By Natalie Alcoba
Despite another poor showing by Ryerson in Maclean’s magazine’s annual university rankings, experience shows most high school students won’t be swayed from including Rye High on their university applications.
“There are so many factors that go into choosing a university: location, size, program availability, quality of the program,” said Paul Arthurs, a guidance counsellor at Our Lady of Mount Carmel Secondary School in Mississauga. “This report has little effect on how I advise my students.”
Arthurs said despite Ryerson’s repeatedly poor overall standing, he has seen increased student interest in Ryerson over the past few years.
The tenth edition of the university rankings, which surveyed thousands of guidance counsellors, university officials, chief executive officers and corporate recruiters from across the country, ranked Ryerson 19th overall out of 21 primarily undergraduate schools in Canada, down two spots from last year.
The low overall ranking is nothing new to Ryerson. Since 1995, the school has fared no better than 17th overall.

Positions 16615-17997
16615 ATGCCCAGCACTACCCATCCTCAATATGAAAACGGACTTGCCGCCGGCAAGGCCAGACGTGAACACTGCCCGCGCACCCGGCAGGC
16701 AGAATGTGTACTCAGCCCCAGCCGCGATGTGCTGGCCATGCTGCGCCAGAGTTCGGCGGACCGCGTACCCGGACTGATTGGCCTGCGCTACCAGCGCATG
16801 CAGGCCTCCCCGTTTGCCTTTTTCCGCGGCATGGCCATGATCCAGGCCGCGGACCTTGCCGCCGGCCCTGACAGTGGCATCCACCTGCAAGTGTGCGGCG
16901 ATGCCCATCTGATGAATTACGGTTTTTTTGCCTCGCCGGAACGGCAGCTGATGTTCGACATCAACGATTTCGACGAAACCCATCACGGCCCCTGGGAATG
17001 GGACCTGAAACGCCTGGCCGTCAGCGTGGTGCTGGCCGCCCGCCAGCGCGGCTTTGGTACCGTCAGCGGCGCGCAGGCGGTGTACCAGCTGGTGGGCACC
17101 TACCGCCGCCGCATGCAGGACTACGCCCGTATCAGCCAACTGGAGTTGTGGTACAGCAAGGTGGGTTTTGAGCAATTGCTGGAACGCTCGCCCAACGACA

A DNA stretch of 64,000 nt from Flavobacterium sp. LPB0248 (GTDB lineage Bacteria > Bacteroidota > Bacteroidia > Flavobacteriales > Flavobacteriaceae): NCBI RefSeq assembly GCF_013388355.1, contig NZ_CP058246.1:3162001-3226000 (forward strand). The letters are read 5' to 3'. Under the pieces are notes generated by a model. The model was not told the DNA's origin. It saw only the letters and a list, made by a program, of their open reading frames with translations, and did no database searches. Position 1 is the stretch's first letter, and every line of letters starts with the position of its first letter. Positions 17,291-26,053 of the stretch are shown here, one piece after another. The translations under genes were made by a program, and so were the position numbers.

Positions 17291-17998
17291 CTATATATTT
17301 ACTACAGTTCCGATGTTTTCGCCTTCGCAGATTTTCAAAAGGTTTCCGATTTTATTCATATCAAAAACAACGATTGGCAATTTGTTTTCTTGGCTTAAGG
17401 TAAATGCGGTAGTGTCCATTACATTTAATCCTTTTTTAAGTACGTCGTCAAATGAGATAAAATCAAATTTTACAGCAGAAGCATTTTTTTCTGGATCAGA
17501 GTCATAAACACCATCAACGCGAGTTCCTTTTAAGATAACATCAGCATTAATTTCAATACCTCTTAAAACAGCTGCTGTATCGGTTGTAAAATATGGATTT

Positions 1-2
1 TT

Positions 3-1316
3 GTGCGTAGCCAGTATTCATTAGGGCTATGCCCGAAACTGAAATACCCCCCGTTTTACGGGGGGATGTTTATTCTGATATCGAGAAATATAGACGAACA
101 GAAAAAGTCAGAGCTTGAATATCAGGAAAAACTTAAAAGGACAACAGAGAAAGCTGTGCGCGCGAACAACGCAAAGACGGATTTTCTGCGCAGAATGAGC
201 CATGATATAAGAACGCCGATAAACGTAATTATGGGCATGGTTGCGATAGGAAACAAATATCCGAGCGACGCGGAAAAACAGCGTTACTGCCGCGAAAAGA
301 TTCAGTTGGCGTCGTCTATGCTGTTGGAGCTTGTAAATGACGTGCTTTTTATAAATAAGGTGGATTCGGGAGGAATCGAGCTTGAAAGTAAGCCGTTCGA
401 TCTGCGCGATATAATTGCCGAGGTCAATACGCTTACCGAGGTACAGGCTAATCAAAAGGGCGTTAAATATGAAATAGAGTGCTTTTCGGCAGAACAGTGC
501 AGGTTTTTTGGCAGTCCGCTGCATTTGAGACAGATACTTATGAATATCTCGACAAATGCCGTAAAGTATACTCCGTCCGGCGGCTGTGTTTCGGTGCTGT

On the bright side, the university once again scored well in reputation categories. Among primarily undergraduate schools, Ryerson ranked second-best in the categories of overall reputation, most innovative and leaders of tomorrow categories.
Gordon Cressy, Ryerson’s v.p. university advancement, said he doesn’t think the rankings impact students’ ultimate decisions about which school to attend.
“I don’t think it’s as good as it was when it first came out 10 years ago,” Cressy said. “I don’t think it’s a decision-maker, but it certainly is one piece of information.”
Cressy points out that Ryerson’s overall ranking suffers because Maclean’s caters to a national population, while the majority of Ryerson’s students come from the greater Toronto area.
“If you’re looking for an out-of-town experience, you’re probably not going to come to Ryerson,” Cressy said. “But if you’re saying, ‘hey, look to your future, hey, I want a good job,’ then I say look to Ryerson. We come in strong there.”
Tatiana Chiamarelli, an OAC student at Our Lady of Mount Carmel, says she and her friends haven’t even picked up a copy of the Maclean’s rankings, which hit newsstands last week.
Chiamarelli hoped to go to Wilfrid Laurier University to study accounting and said some of her friends are considering Ryerson.
“What matters is the reputation of the university for the program you’re looking at,” she said.